Turns out, when you give physicals to giant pouched rats, some things are easy – like examining their long curved front teeth.
Getting a blood sample from those tiny veins? Not so easy. But it’s a vital part of assessing health.
“I’ll try the jugular first,” says head veterinarian Dr. Karen Wolf, gently parting soft white fur on Mona Lisa, first in the rat exam line-up.
Ambassador Hero Rats
Celine, Chiku and Mona Lisa are three African giant pouched rats who’ve recently arrived at Point Defiance Zoo & Aquarium. Native to southern Africa, pouched rats are a different species from domestic rats – longer (up to 12 inches in body and another 12 for the tail), longer-lived and with adorable cheek pouches that they use to store food, like a hamster.
They also have incredible noses, with 1,000 genes for scent detection – more even than a dog. Because of that skill, plus general smarts, trainability and friendliness, pouched rats are trained in Tanzania to detect landmines and tuberculosis, saving countless lives.
Celine, Chiku and Mona are graduates of that training, but not 100 per cent reliable. And so they’ve become ambassadors for these heroic rats – the first ever to come to live in a North American zoo.
Eyes, ears, teeth, bones
First, though, they need check-ups.
“Come on, girl.”
Staff biologist Jessie Sutherland gently lifts Mona out of her travel crate – hand-made by her Tanzanian trainers from repurposed large water containers ¬– and onto a soft towel on the exam table. Wolf, intern veterinarian Dr. Kat Reed and veterinary technician Julie Lemon work smoothly to take a rectal sample, X-rays and ultrasound images. Mona’s bright eyes and huge, delicate ears are examined, as well as her tiny pink paws. A fast heartbeat – typical for small mammals – beats constantly on the monitor.
Wolf looks closely at Mona’s teeth; like all rodents she has two long incisors that grow constantly throughout her life. Tinged orange from the iron that makes them so strong, the teeth need to be perfectly aligned, or they’ll need filing by vets to avoid puncturing lips or gums.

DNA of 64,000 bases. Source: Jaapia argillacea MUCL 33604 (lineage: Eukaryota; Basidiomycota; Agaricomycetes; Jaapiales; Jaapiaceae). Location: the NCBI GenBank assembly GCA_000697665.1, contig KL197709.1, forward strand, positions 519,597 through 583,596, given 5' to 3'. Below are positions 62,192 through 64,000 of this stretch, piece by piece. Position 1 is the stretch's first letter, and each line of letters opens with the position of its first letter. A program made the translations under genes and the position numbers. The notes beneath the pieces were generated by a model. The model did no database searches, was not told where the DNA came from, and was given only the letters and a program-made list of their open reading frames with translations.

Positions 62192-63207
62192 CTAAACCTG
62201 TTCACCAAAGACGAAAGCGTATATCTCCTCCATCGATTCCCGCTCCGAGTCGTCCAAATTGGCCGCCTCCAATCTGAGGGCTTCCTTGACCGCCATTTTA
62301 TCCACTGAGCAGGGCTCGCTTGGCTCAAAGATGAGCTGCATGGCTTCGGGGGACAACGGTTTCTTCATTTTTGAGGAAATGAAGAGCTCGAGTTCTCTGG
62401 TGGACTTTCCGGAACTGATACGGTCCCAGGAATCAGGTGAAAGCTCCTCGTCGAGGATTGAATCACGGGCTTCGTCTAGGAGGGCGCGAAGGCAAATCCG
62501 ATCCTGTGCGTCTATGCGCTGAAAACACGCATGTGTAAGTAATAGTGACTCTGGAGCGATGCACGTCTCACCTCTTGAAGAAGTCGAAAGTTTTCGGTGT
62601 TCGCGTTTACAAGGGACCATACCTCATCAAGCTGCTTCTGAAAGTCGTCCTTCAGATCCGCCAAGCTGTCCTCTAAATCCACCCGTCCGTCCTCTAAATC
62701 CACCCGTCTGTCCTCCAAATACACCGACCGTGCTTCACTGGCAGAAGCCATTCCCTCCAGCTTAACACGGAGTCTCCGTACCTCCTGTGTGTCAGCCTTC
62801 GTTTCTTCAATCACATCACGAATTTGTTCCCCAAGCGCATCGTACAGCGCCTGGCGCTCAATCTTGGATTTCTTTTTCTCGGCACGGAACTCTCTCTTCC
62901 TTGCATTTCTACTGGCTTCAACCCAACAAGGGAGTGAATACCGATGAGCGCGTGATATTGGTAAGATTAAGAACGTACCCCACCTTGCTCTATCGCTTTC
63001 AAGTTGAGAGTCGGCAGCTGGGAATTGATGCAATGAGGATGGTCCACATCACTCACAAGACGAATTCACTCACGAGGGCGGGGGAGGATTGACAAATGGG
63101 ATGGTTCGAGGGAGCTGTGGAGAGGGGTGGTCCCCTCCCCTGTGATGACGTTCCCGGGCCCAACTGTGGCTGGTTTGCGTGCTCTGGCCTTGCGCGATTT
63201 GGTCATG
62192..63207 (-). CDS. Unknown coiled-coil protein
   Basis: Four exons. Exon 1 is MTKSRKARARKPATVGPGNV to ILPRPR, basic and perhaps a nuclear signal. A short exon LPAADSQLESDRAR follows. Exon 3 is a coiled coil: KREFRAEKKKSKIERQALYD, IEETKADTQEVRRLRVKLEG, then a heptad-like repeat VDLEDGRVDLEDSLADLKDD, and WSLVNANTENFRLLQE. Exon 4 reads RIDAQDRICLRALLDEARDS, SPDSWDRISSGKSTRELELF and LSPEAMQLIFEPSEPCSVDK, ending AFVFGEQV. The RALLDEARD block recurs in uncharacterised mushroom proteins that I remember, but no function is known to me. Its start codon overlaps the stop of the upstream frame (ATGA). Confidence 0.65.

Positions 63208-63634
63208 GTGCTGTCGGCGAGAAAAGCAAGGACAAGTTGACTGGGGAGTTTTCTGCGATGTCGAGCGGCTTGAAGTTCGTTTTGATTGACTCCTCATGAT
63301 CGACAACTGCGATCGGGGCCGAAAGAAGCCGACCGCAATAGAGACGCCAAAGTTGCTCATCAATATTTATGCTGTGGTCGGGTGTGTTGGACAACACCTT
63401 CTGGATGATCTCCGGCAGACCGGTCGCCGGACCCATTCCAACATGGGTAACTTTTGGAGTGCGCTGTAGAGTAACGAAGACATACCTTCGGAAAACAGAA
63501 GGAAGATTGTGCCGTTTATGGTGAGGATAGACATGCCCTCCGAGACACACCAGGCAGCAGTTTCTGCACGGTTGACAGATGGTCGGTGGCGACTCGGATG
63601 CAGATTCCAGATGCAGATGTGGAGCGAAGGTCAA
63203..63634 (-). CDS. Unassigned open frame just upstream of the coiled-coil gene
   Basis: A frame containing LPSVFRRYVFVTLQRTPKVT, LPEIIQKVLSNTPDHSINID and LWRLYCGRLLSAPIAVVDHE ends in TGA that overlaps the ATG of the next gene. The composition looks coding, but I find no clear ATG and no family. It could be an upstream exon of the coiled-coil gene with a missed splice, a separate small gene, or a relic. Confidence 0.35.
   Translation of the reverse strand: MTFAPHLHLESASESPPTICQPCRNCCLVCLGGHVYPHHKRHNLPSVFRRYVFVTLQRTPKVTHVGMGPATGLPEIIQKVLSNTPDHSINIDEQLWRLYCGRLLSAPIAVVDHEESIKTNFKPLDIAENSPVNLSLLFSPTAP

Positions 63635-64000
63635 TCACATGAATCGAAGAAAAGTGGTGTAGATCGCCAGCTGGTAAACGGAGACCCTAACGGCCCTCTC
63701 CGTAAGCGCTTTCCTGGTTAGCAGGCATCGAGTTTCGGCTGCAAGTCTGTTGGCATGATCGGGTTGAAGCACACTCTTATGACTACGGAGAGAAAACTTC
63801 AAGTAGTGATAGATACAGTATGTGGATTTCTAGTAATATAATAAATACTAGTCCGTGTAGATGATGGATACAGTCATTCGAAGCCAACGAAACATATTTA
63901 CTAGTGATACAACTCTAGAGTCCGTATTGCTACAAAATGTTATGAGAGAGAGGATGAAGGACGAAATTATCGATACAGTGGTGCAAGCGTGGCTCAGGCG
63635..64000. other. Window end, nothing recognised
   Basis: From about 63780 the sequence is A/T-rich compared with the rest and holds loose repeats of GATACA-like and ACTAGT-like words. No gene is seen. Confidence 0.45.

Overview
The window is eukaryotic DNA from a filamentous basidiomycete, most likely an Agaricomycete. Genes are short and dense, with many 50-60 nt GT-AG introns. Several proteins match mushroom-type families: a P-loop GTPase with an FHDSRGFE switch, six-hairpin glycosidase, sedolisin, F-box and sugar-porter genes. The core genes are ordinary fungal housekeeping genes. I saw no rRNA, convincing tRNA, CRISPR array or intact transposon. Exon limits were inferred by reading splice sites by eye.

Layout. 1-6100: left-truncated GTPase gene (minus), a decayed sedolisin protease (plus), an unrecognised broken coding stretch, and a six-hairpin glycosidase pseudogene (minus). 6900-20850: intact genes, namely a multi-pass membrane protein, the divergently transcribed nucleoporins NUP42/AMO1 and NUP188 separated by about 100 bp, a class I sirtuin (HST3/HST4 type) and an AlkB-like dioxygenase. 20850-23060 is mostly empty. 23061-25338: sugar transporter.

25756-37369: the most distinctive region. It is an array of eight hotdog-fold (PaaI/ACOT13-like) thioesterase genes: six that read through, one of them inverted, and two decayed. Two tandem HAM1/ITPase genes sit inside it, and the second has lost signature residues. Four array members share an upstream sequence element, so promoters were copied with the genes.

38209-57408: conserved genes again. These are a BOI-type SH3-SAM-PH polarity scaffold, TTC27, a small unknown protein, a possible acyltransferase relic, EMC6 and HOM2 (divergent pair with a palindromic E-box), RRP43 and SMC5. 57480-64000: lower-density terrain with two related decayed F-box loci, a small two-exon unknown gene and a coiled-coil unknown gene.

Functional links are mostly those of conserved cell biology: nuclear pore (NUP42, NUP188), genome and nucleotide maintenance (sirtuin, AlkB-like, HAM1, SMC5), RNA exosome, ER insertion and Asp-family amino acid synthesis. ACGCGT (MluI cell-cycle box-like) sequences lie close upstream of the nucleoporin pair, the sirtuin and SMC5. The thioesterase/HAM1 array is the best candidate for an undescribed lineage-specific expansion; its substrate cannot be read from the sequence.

“These are great,” pronounces Wolf, double-checking with the radiograph. “Really good alignment and condition.”
Those blood samples
The one thing that’s challenging in a rat exam is drawing a blood sample from those tiny limbs. Wolf gets a small amount from the jugular, but then has better luck with a vein in Mona’s small furry leg.
Celine and Chiku are the same size – all three rats look remarkably similar – and are just as tricky to sample.
Eventually, Reed triumphs with an impressive 0.4 ml from Celine’s lateral tail vein. All of the rats will get a complete blood count to confirm their good health before they can join other animals at the zoo’s Wild Wonders Outdoor Theater.
The team also looks closely at a small mass protruding from Chiku’s belly that Sutherland has noticed as she cares for the rat daily.
The team needs to determine if it’s a hernia – where abdominal organs protrude through the body wall – or a tumor. They give her a barium solution, which will highlight the intestinal tract, showing on later X-rays whether the mass is a hernia or not.
(The mass turns out to be a hernia, and the team safely removes it from Chiku during a later procedure.)
“That’s why we do these exams,” says Wolf. “To find out things you never would otherwise, and prevent problems from going undetected. It’s all part of giving our best care to every animal here.”
LEARN MORE: You can read more about our new pouched rats and their training here.
SEE THEM: Celine, Chiku and Mona Lisa will be making their debut July 20-21, demonstrating their detection abilities at Close Encounters 2pm each day near the picnic pavilion. A trainer from non-profit APOPO will give a presentation on the rats at 6pm Thursday July 18 in the Education Center. The rats will continue to give demonstrations through the summer.